In the face of a growing senior population and a shrinking pool of federal and state grants, Clifton Park plans to partner with the Shenendehowa Senior Center to form a town department dedicated to seniors as early as next year.
Councilman Tom Paolucci, one of two Republicans up for re-election this fall, announced the plan at a news conference at the senior center on Monday, Sept. 24. Also present were members of the town board and the senior center board.
Paolucci has been the liaison between the town board and the senior center since 2003.
We're here to announce today our intentions to work together to develop a plan that will develop and implement a town department, Paolucci said. "The board of the Shenendehowa Senior Citizens has unanimously agreed to partner with us in this endeavor to develop this plan that will transfer the responsibility of providing services to residents here in town."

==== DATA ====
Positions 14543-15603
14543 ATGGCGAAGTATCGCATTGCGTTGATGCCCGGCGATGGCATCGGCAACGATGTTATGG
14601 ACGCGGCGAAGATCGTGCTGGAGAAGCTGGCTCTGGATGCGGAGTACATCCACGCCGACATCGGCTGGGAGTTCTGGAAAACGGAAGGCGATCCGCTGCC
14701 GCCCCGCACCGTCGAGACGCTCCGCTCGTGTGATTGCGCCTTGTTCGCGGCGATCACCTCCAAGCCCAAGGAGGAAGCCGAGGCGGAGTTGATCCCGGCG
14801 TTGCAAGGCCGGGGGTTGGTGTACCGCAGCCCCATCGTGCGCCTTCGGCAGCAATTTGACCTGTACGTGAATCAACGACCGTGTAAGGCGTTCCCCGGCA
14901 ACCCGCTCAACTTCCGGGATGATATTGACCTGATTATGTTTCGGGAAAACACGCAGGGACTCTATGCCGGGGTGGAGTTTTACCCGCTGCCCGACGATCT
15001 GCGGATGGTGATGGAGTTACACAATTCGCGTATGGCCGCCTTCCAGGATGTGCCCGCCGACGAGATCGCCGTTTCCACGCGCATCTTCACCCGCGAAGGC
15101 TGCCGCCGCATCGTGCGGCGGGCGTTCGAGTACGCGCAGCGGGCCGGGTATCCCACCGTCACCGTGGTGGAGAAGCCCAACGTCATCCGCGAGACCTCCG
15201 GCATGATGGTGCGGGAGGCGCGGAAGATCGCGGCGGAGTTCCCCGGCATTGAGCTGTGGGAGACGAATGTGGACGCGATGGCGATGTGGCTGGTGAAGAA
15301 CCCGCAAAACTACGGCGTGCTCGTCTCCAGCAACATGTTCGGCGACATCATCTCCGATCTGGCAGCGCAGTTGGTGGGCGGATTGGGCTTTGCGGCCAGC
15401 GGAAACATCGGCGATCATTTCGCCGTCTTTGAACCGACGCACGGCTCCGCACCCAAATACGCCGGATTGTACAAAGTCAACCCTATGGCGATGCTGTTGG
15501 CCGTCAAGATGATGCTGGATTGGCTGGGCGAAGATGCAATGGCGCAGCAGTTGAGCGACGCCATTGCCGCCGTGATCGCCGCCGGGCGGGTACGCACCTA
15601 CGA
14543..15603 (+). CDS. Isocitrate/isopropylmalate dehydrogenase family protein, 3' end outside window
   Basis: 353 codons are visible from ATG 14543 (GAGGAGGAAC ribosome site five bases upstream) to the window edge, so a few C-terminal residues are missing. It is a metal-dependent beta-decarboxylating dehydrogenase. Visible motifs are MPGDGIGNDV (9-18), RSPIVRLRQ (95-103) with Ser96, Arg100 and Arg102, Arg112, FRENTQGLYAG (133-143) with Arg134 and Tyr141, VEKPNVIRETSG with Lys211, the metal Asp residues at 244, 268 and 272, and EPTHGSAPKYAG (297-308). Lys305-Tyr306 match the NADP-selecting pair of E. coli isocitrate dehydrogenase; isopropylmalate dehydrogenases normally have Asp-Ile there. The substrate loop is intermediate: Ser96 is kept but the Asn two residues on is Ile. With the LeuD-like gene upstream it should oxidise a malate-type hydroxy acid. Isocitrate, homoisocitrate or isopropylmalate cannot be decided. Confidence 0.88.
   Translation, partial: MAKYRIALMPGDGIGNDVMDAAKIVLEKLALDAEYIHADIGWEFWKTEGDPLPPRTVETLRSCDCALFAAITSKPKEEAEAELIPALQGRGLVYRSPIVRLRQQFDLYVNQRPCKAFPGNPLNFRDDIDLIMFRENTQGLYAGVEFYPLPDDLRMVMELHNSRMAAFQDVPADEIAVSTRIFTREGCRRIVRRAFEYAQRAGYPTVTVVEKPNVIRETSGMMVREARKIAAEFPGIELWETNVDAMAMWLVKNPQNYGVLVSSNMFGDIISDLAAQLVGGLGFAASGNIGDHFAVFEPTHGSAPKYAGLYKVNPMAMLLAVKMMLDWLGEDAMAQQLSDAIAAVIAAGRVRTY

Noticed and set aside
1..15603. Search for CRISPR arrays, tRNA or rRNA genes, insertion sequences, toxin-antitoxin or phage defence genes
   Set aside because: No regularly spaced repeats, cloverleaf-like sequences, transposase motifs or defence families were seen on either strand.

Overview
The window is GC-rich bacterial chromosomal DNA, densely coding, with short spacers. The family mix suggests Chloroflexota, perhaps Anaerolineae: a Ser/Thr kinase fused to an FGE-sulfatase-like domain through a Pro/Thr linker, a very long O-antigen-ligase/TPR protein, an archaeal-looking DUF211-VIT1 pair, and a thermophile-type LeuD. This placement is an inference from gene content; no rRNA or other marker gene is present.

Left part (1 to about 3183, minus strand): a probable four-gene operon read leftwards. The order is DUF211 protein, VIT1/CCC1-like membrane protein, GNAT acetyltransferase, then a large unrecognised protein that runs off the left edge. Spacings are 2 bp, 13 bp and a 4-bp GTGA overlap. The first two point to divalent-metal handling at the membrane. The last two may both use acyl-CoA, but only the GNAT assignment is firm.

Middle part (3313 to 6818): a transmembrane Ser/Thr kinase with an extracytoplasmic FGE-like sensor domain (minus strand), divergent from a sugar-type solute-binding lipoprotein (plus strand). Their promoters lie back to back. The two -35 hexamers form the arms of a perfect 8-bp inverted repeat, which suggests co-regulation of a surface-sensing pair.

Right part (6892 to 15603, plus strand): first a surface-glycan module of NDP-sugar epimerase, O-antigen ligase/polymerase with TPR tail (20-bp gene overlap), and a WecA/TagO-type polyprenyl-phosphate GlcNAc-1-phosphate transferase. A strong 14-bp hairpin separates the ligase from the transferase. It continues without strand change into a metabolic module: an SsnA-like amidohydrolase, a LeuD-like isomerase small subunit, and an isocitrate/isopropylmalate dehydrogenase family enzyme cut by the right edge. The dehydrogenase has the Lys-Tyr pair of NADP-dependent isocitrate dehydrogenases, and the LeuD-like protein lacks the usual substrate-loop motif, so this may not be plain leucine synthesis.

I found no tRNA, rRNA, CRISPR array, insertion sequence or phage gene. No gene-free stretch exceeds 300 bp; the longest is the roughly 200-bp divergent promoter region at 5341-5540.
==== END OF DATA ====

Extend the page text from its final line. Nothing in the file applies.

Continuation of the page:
According to a 2004 budget, the most recent information available at town hall, the senior center spent approximately $300,000 in 2004. Clifton Park contributed about $130,000 of that from budgeted town funds, with the rest coming from a combination of grants, contributions, and fundraisers.
Karl Siverling, the president of the senior center board, said that this partnership was not prompted by a financial problem.
"We see the need to begin to look at this next step in order to develop better programming, better services, going forward for our membership," Siverling said. "The center right now is in a very strong financial position."
Paolucci said that the plan will not increase the burden to Clifton Park taxpayers. Instead, he hopes the consolidation of resources created by the partnership will significantly reduce any additional costs associated with the town department.
"When we look at this, we think there are going to be certain efficiencies, and in effect there will be a shift to the town government," Paolucci said. "It's hard to get into the details because we haven't gotten to that level yet. What we think, with the efficiencies, we can come in around the same or a little more than we're spending right now. It will not increase taxes."